A forlorn attempt to catch up with recent wines before I take a summer break. What to leave out is so difficult, but after a bit of reluctant pruning, here are the most exciting and interesting wines I’ve drunk at home over the last six or seven weeks. It’s a mixed summer case I’d love to repeat all over again, were it not for all the new and different wines I’ve got lined up for when I return to the keyboard, hopefully before summer finally disappears.
Grüner Veltliner Brut NV Austrian Sekt, Martin Diwald – Martin makes a range of exciting wines at Großriedenthal, in Wagram. This is one of the fizzes I’ve been drinking this summer and every bottle has been pale and frothy, with a gentle mousse and bead. Quite floral, not complicated, just deliciously refreshing. Neither is it expensive. Solent Cellar had this, via Red Squirrel.
Morillon “Vom Opok” 2013, Werlitsch, Steiermark – Staying in Austria, we are in South Styria, a land of rolling countryside and Ewald and Brigitte Tscheppe, working in harmony with that beautiful land. Ewald makes mainly Sauvignon Blanc and Chardonnay, Morillon being the old Austrian name for the latter. This pale wine is not for oak lovers, but although only 12.5% there is a touch of richness too. Delicious. You will usually find some Werlitsch wines at Newcomer in Dalston.
Muscadet de Sèvre et Maine “Terre de Gneiss”, Guibert/Caille – One of the best Muscadets I’ve had for a while, and I’ve had some good Muscadets. Christelle Guibert, Decanter’s Tasting Director, has got together with Vincent Caille, and made this wine in a concrete egg. What makes it stand out? The lees give texture, there is more fruit than many Muscadets, and there’s a mineral intensity, as you’d expect from the name. Less than 2,000 bottles were made, although this has been available in quite a few UK retailers this summer.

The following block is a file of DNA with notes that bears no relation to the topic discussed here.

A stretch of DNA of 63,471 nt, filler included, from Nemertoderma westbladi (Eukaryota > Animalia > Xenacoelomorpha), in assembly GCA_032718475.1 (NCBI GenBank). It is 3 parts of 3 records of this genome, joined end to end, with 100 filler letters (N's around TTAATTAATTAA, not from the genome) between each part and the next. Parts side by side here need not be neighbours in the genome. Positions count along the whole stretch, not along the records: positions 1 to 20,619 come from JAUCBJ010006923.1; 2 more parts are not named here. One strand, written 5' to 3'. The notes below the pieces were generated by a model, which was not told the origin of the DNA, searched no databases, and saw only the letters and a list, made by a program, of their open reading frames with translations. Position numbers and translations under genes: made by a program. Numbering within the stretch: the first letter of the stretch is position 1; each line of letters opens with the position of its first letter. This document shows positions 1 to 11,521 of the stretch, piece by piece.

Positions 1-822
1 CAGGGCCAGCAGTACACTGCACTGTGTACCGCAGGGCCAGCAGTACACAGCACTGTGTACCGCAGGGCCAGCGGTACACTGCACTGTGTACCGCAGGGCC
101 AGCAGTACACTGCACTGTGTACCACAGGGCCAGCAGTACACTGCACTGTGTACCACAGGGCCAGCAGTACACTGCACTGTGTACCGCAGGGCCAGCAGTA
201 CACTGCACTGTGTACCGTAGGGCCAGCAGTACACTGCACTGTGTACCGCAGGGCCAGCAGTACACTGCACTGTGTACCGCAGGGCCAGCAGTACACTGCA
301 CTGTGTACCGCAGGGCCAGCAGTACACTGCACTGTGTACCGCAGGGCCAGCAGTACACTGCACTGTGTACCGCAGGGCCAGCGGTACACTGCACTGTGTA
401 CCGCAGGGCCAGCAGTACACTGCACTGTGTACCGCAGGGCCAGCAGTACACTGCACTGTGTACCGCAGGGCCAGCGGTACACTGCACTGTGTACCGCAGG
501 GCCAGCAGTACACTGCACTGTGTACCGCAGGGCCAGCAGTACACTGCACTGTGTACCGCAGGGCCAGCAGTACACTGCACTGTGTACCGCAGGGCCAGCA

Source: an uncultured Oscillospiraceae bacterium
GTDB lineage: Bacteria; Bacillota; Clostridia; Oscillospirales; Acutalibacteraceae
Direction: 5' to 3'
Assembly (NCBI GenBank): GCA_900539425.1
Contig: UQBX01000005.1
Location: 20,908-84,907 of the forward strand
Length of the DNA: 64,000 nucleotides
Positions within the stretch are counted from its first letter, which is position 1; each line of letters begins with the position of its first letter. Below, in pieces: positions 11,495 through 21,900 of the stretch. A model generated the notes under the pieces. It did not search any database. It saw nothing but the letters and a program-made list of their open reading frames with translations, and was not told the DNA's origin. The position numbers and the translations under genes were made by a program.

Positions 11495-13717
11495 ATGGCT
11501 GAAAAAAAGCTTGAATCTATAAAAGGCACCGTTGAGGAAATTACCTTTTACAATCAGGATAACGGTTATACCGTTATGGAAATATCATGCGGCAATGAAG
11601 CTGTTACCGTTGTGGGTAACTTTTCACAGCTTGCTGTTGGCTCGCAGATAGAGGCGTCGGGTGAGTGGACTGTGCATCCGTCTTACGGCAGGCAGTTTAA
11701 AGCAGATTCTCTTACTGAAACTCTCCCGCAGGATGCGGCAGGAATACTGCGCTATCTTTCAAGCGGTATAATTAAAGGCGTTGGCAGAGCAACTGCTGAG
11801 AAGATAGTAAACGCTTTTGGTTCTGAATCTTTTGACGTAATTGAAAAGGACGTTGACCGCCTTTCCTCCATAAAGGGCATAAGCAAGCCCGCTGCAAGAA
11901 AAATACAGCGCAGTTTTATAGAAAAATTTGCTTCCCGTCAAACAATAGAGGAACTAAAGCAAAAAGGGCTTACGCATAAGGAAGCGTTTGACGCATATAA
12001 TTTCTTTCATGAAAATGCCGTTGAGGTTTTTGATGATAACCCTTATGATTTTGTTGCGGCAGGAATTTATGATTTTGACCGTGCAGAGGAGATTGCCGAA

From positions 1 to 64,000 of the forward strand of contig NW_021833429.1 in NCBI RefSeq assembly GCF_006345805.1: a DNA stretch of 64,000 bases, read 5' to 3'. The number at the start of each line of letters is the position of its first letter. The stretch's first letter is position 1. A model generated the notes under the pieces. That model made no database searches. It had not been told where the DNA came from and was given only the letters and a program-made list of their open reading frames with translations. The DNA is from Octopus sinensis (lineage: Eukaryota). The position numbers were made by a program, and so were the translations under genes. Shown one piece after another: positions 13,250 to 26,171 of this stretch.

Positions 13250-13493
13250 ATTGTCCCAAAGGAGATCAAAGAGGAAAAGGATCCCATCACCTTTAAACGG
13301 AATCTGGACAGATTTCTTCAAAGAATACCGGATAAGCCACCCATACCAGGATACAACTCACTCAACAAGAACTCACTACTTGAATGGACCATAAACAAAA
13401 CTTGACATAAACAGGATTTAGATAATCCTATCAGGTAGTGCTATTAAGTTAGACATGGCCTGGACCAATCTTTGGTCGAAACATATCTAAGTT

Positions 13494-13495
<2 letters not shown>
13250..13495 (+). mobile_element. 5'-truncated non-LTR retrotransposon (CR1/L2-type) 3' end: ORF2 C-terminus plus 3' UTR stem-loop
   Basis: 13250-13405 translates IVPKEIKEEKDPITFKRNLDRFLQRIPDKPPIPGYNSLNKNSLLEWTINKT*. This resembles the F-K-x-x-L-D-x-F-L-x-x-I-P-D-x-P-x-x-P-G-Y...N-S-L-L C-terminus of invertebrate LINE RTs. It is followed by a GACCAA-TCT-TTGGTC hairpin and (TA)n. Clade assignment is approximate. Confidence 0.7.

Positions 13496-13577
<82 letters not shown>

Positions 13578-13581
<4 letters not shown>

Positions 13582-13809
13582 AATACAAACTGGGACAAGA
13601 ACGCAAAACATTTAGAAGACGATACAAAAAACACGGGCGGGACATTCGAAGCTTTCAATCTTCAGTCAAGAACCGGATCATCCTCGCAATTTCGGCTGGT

A Demûa 2014, Stefano Bellotti/Cascina degli Ulivi – Stefano will hate me calling him a Piemontese viticultural aristocrat, but he makes some of the finest artisanal bottles in the east of the region. The Filagnotti vineyard near Gavi is planted with 100-year old vines, a blend here of Riesling, Timorassa, Verdea and Moscatella (the latter is not a Muscat variant, but an old variety of Chasselas). Pale orange, soft, and gently thought provoking. Pure biodynamic loveliness. Les Caves de Pyrène sold me this.
Morgon Côte du Py Réserve 2010, Jean-Marc Burgaud – Quite dark and mellow now, with intense cherry fruit but without losing that Morgon “Py” structure. Majestic and impressive. Perhaps this producer should be given a bit more attention. On the few bottles I’ve had, I’d say these wines are at the more concentrated end of the Beaujolais Cru spectrum, but without losing a really nice freshness. I bought this bottle in Paris, but I think Berry Bros import Jean-Marc into the UK.
Weissburgunder 2015, Rennersistas, Burgenland – These two sisters, Susanne and Stefanie, have only been making wine (in Göls, on the northeastern side of the Neusiedlersee) since the 2015 vintage. Their wines are a work in progress, but their infectious enthusiasm, and those we all tasted at Raw this year, make me certain they are a name to follow. Most impressive, for me, are their wines made from Pinot Noir, yet this Pinot Blanc breaks the mould of this grape variety. For starters, it’s cloudy. The colour is a greeny yellow. But when you taste it, the lively fruit (apples) is really alive. Definitely a natural wine, not at all conventional, but exhilerating, absolutely. Newcomer wines get small stocks of these wines from time to time.
Himmel auf Erden 2014, Christian Tschida, Illmitz – I’m sorry, more Austrian wine, more Neusiedlersee wine. I didn’t realise when I began writing this! Christian Tschida’s “Himmel auf Erden” (Heaven on Earth) wines sit at the lower end of his range, in terms of price, but the quality is very high. The white blends Scheurebe and Pinot Blanc and has a straw colour. There are solids in this unfiltered bottling. The fruit is peachy on the nose and a little nutty on the palate. It’s a fresh summer wine, but it develops a lot as it warms in the glass. Very long. Newcomer Wines are again your best bet.